Does it matter how we worship God? Do we need to be told how to worship God? Apparently, it does matter how we worship God.
“God is a Spirit; and they that worship him must worship him in spirit and in truth.” John 4:22-24 KJV
Did you know that the very first murder was the result of wrong worship? It’s true. It’s in the 4th chapter of Genesis. Cain and Abel were brothers, the sons of our first parents, Adam and Eve. Abel was a keeper of the sheep, while Cain was a gardener. For their worship, Cain offered to God the fruit from his garden, while Abel offered a firstborn of his sheep. God accepted Abel’s offering and rejected Cain’s which resulted in Cain’s jealousy and led to his murder of his brother, Abel.
Why was Abel’s worship offering accepted and Cain’s rejected? Hebrews 11:4 explains that Abel’s offering was accepted and testified that he was righteous. It has been understood that Cain’s offering was rejected because it did not include a blood sacrifice.
Although, not made known to us in Genesis; we get a glimpse of what God required for worship. God was specific, as he gave Moses the instructions for worship that included blood sacrifice for making atonement. See the 17 chapter of Leviticus, specifically, verse 11. God further tells Moses to tell the people of Israel:
“You shall follow my rules and keep my statutes and walk in them. I am the LORD your God.” Leviticus 18:4
On another occasion, God showed his displeasure with Nadab and Abihu by consuming them with fire because they offered strange fire unto the LORD, which was not commanded. See Leviticus 10:1-2.
Since we are now under the New Covenant, what does God expect in our worship? Are we at liberty to form our own ideas for worship? Nadab and Abihu should be our caution. They did what God did not command.
What’s the command for worship? We saw above that Jesus says that we must worship in spirit and in truth. Are there any other prescriptives for how we should worship? The New Testament primarily describes worship service as preaching, praying and a couple of occasions singing of psalms, hymns and spiritual songs is mentioned. However, as I heard from Pastor Gary Hendrix on his excellent sermon: Perspective On Worship Music, we can look to the Psalms because God doesn’t change.
If we were to look at the Psalms and walk through, here is some of what we find:
“I will be glad and rejoice in thee: I will sing praise to thy name, O thou most High.” Psalm 9:2
“Rejoice in the Lord, O ye righteous: for praise is comely for the upright. 2 Praise the LORD with harp: sing unto him with the psaltery and an instrument of ten strings. 3 Sing unto him a new song: play skillfully with a loud noise.” Psalm 33:1-3
“Clap your hands, all peoples! Shout to God with loud songs of joy! For the LORD, the Most High, is to be feared, a great king over all the earth.” Psalm 47:1-2
“Sing aloud to God our strength; make a joyful noise unto the God of Jacob! 2 Raise a song; sound the tambourine, the sweet lyre with the harp.” Psalm 81:1-2 ESV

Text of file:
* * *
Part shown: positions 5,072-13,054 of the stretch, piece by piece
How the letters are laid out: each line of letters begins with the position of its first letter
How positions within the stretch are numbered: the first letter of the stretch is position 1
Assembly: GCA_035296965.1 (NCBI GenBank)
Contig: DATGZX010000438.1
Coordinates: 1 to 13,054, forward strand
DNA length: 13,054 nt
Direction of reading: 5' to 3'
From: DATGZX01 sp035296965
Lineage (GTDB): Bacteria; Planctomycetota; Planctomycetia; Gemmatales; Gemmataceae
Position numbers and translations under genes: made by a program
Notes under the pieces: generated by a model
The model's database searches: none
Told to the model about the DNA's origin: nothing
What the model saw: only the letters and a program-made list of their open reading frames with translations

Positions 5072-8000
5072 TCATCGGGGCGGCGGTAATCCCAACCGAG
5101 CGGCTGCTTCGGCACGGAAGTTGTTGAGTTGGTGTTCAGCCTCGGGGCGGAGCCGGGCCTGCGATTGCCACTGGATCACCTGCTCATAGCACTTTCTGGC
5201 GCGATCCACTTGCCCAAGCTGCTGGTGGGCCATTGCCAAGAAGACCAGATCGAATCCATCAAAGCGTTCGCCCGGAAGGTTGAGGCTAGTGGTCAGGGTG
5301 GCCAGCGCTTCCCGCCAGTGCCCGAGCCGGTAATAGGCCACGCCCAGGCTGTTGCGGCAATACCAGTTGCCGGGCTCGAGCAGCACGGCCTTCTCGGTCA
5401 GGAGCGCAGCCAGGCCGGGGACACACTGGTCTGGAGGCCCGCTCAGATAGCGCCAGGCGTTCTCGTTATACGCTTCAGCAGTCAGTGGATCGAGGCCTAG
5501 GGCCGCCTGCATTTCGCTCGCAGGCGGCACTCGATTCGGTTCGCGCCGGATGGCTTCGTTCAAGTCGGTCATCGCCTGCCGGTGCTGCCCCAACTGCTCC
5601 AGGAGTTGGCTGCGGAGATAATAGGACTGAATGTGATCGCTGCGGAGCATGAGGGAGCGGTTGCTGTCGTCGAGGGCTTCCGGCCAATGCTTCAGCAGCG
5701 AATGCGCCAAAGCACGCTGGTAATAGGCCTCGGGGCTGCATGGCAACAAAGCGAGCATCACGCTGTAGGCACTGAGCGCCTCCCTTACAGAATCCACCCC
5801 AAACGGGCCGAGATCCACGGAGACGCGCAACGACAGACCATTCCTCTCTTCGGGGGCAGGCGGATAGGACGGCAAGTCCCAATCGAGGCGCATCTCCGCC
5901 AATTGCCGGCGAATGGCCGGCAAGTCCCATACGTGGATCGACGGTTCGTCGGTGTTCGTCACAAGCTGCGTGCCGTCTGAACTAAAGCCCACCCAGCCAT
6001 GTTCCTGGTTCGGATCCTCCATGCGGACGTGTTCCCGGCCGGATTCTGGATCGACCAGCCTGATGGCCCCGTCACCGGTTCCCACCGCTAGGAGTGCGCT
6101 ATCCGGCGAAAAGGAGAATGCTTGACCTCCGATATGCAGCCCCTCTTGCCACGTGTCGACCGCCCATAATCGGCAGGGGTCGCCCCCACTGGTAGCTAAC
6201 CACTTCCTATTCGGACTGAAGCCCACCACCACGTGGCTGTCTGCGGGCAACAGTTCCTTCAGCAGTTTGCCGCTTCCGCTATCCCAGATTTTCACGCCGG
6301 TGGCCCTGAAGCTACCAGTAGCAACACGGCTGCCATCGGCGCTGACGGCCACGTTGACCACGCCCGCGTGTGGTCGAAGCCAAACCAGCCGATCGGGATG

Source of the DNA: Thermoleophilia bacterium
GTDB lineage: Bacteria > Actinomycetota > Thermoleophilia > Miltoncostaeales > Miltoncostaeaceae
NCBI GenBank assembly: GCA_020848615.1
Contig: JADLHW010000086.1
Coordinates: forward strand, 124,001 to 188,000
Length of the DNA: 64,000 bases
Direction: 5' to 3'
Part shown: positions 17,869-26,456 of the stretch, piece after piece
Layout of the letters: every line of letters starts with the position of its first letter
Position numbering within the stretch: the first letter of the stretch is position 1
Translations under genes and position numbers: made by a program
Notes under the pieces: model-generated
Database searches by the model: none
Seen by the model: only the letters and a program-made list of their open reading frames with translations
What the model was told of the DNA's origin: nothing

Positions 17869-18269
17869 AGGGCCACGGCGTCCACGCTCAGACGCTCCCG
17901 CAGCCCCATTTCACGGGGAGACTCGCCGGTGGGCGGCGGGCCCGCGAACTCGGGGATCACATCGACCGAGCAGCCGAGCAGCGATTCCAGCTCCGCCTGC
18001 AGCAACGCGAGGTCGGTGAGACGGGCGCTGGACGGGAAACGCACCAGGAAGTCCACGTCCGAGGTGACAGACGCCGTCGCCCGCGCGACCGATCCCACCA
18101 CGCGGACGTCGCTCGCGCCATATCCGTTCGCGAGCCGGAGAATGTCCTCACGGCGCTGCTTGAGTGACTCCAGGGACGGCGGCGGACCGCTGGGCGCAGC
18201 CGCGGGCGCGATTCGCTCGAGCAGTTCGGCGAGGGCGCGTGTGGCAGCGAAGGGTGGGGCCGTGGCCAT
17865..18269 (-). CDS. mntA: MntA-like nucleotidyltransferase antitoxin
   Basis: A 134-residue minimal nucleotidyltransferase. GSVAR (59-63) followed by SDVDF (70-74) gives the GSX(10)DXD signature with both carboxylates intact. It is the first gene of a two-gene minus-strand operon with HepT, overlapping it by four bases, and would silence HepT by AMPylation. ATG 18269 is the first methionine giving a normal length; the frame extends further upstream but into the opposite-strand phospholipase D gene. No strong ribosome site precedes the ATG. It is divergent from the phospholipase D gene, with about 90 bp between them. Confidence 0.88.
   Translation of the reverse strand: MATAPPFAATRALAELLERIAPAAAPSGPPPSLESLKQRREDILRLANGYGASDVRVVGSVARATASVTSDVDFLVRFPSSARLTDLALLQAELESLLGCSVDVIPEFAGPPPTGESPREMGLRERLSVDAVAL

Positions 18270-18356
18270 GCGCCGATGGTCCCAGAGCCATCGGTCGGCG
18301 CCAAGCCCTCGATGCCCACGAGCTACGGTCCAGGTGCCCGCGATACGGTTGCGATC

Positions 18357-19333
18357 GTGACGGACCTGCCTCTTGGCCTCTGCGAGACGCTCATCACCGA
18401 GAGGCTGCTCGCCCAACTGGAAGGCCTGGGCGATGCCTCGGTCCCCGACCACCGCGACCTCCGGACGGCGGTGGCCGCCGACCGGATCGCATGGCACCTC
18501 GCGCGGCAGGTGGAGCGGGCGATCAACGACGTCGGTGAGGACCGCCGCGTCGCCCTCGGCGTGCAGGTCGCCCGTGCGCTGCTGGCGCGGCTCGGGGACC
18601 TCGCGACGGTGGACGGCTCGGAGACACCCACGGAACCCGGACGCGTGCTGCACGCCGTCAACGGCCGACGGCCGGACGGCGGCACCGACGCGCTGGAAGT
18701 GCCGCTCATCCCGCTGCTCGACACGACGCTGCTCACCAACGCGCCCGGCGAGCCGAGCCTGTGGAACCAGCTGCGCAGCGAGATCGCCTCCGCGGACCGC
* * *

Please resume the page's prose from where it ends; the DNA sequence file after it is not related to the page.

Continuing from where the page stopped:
“Oh come, let us sing unto the LORD: let us make a joyful noise to the rock of our salvation.!2 Let us come before his presence with thanksgiving; let us make a joyful noise to him with songs of praise!.” Psalm 95:1-2 ESV
“With trumpets and the sound of the horn make a joyful noise before the King, the LORD! Psalm 98:6
“Praise the Lord! Praise God in his sanctuary; praise him in his mighty heavens! 2 Praise him for his mighty deeds; praise him according to his excellent greatness! 3 Praise him with trumpet sound; praise him with lute and harp! 4 Praise him with tambourine and dance; praise him with strings and pipe! 5 Praise him with sounding cymbals; praise him with loud clashing cymbals! 6 Let everything that has breath praise the LORD! Praise the LORD! Psalm 150 ESV
I know that there is a fear of being without restraint, and we want our praise to be dignified, but what about King David? Remember when David retrieved the Ark of the Covenant, how David danced before the Lord with all his might, almost dancing out of his clothes? See II Samuel 6:12-23. David responds to his wife, Michal, who despised him for his dance, that he is willing to be even more undignified than this.
Dr. Martyn Lloyd Jones describes this fear as the “fear of enthusiasm” in his book Authority, in his chapter on The Authority of the Holy Spirit. He says that this fear is from a horror of excesses. He further states:
“Many have become so horrified at the thought of excesses and have allowed themselves to be driven so far to the other extreme, that they are undoubtedly guilty of quenching and grieving the Spirit.”
He says that this fear of enthusiasm is not new. Both John Wesley and George Whitefield were accused of being “enthusiasts” two hundred years ago, which didn’t bother them at all. But the modern Christian, says is horrified of being accused of such. Dr. Jones says this all boils down to pride.
So am I suggesting that we all dance like David? Not necessarily. (I certainly have not.) But I believe that our hearts should be engaged when we worship. In fact, Jesus tells the Pharisees and scribes:
“This people honor me with their lips, but their hearts are far from me.” Matthew 15:8 ESV
I primarily am writing this because I fear there are some of us in Reformed churches who do have a fear of enthusiasm, and maybe knowingly or unknowingly hold to the position of Michal who despise David’s dancing versus David’s free expression of praise.
Remember David’s dance was specifically based on what God had done. He was praising God for his work, in granting them the return of the Ark of the Covenant. To David, that was praise worthy.